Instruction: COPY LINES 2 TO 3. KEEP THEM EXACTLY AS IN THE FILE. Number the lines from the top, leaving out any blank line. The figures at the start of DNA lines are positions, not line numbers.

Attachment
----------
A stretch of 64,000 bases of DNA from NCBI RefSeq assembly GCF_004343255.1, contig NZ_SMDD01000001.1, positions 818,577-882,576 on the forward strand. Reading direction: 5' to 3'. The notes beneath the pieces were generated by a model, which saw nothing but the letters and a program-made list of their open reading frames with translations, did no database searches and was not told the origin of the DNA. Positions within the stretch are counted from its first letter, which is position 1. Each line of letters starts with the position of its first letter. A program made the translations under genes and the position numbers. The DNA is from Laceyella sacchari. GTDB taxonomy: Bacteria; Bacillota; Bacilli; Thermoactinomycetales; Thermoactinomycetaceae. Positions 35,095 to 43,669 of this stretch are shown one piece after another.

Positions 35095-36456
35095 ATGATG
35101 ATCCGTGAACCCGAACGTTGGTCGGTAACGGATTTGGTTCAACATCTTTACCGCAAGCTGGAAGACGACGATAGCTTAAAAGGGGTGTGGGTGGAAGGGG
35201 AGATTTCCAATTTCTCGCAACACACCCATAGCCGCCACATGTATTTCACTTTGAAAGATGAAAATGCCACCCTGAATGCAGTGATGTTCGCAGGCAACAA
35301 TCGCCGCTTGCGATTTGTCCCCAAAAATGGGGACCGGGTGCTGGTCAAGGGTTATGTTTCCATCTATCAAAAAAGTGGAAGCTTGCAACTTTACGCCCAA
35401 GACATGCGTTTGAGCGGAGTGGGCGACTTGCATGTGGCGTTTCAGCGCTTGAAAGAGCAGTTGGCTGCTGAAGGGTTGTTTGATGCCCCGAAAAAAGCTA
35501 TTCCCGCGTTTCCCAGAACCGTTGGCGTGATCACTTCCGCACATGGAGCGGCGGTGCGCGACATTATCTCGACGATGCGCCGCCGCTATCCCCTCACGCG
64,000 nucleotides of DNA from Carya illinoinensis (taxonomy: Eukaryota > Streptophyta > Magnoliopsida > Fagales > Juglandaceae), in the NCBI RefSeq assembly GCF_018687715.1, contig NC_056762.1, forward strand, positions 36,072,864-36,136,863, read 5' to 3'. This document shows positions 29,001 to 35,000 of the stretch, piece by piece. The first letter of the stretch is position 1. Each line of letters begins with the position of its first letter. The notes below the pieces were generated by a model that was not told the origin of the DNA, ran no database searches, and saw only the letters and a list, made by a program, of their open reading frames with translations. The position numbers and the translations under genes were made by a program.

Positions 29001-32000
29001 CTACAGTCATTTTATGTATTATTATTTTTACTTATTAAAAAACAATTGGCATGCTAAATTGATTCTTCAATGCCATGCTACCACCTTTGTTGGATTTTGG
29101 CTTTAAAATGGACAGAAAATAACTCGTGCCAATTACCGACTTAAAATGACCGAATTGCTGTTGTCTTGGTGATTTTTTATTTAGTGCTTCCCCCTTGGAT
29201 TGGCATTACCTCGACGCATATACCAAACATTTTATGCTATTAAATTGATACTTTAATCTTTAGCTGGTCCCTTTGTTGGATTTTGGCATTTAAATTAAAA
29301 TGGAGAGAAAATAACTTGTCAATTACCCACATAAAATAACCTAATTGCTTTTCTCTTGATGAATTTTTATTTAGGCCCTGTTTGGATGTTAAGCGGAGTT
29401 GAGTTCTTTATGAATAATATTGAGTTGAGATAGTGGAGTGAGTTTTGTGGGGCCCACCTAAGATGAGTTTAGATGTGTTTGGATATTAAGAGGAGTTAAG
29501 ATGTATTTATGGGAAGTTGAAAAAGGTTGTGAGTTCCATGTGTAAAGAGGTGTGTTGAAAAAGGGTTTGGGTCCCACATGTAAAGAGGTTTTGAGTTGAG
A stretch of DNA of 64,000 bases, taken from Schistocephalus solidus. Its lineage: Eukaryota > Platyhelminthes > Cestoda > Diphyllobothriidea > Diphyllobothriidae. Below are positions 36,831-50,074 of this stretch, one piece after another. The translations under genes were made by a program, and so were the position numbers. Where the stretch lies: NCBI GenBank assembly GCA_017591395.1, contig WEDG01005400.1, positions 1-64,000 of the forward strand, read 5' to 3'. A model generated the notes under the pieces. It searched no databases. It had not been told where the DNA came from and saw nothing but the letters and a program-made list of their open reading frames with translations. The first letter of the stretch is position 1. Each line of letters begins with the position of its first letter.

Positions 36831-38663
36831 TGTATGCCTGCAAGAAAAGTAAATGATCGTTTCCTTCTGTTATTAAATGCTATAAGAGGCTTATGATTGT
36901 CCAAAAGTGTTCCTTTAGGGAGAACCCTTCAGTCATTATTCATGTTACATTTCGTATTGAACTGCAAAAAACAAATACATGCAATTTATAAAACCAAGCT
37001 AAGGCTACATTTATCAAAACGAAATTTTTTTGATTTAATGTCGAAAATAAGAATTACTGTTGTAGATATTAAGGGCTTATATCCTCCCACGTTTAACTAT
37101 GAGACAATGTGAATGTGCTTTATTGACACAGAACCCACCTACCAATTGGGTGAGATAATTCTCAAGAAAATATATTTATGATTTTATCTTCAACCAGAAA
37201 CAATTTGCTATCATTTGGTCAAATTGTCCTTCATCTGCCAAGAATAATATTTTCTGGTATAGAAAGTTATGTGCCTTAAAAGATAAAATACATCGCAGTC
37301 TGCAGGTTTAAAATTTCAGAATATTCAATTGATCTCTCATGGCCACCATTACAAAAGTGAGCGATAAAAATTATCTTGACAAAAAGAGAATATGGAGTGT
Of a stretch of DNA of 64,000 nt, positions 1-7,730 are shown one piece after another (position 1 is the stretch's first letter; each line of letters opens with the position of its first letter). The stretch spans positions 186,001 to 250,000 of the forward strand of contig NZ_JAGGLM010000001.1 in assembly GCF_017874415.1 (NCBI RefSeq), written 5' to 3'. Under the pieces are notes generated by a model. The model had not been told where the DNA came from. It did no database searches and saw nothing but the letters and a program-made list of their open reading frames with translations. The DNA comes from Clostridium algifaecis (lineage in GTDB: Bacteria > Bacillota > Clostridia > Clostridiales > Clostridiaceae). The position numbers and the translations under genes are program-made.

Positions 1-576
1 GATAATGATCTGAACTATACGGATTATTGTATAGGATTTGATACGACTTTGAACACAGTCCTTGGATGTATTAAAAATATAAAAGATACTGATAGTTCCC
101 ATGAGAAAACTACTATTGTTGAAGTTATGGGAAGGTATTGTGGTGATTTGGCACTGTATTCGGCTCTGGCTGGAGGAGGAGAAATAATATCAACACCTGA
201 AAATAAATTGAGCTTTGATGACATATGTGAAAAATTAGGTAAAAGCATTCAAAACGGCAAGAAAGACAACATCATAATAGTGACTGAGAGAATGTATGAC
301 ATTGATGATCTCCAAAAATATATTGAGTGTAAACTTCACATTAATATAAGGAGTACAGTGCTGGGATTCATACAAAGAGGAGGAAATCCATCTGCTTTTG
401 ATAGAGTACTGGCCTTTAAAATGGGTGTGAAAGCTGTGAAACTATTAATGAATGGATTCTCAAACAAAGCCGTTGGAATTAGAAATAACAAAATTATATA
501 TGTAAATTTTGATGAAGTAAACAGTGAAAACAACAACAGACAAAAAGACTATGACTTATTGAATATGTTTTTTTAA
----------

Positions 35095-36456
35095 ATGATG